"In future, what will be particularly interesting is how EPOS (electronic point of sale) technology integrates with augmented reality. We could potentially see loyalty cards integrated with headsets similar to the Google Glass, combining online promotional strategies with the customer service that bricks and mortar stores are known for," he says.

"Among fashion retailers, smart mirrors' are a key method of boosting customer experience. They can be placed next to specific items, allowing customers to digitally try on' an item without the hassle of actually visiting a changing room, overlaying a digital image of the item over a customer's likeness on screen.

"Another example is smart climate control. On a hot day, this technology can link with an IP camera-based surveillance system to assess how many customers are in the store, combining that data with the outside ambient temperature and maintaining an optimal environment, enhancing comfort and encouraging customers to stay longer."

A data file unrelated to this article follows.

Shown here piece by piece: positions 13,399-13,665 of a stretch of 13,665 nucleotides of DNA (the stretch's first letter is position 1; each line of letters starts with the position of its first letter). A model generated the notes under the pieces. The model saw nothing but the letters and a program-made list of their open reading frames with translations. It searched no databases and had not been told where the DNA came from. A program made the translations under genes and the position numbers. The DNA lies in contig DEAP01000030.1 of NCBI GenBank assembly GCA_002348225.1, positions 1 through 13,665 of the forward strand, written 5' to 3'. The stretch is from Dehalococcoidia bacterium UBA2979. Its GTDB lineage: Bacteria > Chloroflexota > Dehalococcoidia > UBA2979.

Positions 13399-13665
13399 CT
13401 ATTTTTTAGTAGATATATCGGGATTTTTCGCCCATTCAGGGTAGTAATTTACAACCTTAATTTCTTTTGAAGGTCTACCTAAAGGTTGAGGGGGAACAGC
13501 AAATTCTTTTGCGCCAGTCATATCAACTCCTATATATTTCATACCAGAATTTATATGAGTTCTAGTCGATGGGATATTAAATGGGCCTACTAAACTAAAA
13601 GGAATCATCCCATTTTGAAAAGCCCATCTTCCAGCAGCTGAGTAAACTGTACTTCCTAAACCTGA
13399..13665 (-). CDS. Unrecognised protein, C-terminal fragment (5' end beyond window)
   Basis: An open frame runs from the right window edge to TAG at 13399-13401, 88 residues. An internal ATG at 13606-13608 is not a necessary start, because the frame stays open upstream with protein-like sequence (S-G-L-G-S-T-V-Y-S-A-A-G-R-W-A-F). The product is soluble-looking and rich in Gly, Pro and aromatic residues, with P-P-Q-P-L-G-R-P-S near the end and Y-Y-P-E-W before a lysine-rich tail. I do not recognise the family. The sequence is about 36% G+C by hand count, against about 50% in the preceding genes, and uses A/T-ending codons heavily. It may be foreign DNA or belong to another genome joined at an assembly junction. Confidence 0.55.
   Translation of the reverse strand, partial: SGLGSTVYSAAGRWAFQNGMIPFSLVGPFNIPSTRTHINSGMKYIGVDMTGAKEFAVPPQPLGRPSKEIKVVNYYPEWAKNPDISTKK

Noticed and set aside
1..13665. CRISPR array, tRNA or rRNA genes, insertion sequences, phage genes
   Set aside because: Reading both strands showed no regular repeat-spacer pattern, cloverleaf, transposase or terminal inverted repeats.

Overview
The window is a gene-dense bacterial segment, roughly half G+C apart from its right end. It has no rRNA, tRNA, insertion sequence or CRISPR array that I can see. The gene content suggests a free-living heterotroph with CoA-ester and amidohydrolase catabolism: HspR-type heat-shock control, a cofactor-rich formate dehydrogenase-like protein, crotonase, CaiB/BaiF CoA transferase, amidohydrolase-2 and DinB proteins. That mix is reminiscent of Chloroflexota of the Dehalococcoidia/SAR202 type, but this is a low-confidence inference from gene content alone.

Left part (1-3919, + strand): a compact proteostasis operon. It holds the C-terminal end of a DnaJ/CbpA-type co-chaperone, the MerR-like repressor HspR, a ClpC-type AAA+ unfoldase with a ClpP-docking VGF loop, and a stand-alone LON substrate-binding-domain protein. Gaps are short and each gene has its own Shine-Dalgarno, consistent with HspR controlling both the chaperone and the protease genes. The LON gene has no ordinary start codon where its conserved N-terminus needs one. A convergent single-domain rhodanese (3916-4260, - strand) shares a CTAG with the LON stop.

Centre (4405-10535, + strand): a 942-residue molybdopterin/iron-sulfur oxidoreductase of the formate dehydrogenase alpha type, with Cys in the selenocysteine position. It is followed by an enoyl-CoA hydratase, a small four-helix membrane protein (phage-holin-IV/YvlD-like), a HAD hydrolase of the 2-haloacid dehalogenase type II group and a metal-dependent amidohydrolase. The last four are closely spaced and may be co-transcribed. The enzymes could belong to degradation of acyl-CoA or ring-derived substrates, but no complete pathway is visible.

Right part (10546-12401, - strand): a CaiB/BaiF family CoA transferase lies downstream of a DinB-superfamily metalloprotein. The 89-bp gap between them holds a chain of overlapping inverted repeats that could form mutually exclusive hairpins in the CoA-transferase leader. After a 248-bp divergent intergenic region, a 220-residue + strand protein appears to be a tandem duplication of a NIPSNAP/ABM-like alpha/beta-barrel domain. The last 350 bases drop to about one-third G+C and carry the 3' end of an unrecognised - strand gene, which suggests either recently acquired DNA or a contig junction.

Much of the future of retail depends on being able to connect up the digital experience and the experience customers have in physical stores. This could also include having in-store beacon technology which provides shoppers with promotions based on their online habits as they browse through the store.

The quality of customer experience can make or break a company. If a firm fails to adhere to the needs of their stakeholders, then they're putting themselves at risk. This isn't always easy, but the Internet of Things has the potential to make things easier for business owners. As connected technology evolves, there's no doubt that more possibilities will come to light.

Nicholas Fearn is a freelance technology journalist and copywriter from the Welsh valleys. His work has appeared in publications such as the FT, the Independent, the Daily Telegraph, the Next Web, T3, Android Central, Computer Weekly, and many others. He also happens to be a diehard Mariah Carey fan. You can follow Nicholas on Twitter.